Best Location For Apple Trees
Apple trees produce a good harvest when they get direct sunlight for at least six hours each day.
You should keep the following factors in mind when choosing a location for apple trees in your yard or garden.
- Plant your saplings in soil that has a light to medium composition. When you plant your fruit trees on muddy ground, they are less likely to survive.
- Plant your apple trees in a spot with sufficient ventilation, so the leaves are able to dry if it rains.
- Don't plant the trees near forested sites or other trees.
- Don't plant the trees in low locations where frost occurs.
Tips For Planting Apple Trees
- Prepare a circular space with a four-foot span before planting, and pull out any weeds.
- Check on your apple tree sapling. Make sure it's healthy, and the roots aren't dry.
- Make sure there is a distance of 15 to 18 feet between each tree.
- Dig a hole that's two feet deep and twice as wide as the roots of the tree. Place the tree in the hole and add some loose soil. To ensure that the roots go into the ground, slacken the dirt on the hole's walls.
- Resume filling in around the roots with soil. You do not need to fertilize it at this point.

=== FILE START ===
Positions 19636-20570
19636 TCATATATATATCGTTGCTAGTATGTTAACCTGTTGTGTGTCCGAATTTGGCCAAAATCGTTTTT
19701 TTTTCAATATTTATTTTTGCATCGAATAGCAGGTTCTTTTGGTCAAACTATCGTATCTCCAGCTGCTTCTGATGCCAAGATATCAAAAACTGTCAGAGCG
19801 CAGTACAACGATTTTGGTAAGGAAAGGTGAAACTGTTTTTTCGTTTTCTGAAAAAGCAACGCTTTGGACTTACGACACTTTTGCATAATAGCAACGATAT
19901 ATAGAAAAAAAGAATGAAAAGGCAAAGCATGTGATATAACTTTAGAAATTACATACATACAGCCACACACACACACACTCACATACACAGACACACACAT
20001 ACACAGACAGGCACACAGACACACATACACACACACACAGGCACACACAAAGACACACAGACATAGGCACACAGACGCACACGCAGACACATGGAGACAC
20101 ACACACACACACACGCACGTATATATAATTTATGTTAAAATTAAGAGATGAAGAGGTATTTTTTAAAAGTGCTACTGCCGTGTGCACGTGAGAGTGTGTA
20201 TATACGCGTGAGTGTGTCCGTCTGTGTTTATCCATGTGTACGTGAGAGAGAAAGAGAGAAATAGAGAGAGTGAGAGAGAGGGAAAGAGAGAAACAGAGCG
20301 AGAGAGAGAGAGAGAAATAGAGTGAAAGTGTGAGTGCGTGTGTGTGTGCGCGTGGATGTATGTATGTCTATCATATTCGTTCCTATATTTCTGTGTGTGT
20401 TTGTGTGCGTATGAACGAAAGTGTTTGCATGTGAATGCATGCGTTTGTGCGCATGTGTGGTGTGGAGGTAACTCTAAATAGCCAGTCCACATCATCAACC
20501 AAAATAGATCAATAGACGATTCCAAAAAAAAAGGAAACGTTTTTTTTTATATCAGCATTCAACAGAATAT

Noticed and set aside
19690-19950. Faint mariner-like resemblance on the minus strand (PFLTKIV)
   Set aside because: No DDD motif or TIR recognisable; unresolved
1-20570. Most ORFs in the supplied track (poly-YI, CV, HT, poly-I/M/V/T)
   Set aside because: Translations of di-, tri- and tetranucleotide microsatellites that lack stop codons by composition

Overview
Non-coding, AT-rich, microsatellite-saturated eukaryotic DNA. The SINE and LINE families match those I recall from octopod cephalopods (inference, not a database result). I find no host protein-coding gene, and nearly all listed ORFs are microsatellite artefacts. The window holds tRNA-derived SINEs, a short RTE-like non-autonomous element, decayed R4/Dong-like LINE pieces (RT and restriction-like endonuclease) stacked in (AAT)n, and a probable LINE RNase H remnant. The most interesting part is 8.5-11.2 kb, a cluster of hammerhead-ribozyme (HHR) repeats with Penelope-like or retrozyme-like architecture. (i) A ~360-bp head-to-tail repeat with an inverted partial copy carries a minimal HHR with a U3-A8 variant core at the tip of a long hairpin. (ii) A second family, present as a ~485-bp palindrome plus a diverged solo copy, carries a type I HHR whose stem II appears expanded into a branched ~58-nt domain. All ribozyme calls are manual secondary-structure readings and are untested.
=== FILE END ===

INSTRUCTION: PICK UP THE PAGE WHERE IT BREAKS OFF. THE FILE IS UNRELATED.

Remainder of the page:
For more details on the process, check out this video.
Growing Apple Trees
Apple trees need care to make sure they grow and bear a good harvest. You'll need to invest time and effort when raising the trees.
Here are some helpful tips for growing healthy apple trees.
- Make sure the trees get the right amount of water to make sure the roots are deep-settled.
- Freshen the mulch regularly but keep it away from your tree trunk to prevent it from decaying.
- You will need to train young apple trees to ensure they develop strong branches that can bear the weight of the fruit. You can put up a trellis to support dwarf plants and try using a central-leader system of training.
- When taking care of your trees, you will need to consider pest control. Study your apple tree variety to determine which type of pests you might encounter and how to control them.
Pruning Your Apple Trees
Pruning controls tree growth, boosts yields, enhances fruit size, and keeps a tree healthy and vital. However, you should not rush into pruning your apple trees because it may keep the trees from growing and delay the bearing of fruit.
- When your tree bears fruit, make pruning a yearly habit. You may need a ladder to prune large trees.
- Prune your trees when they become inactive and stop growing. You should cut excessively robust stems.
- Remove any failing branches from the tree.
- Cut stems that are drooping on the ground.
- Short, stout twigs can wear out as your tree ages. Cut out and shorten these fruit spurs.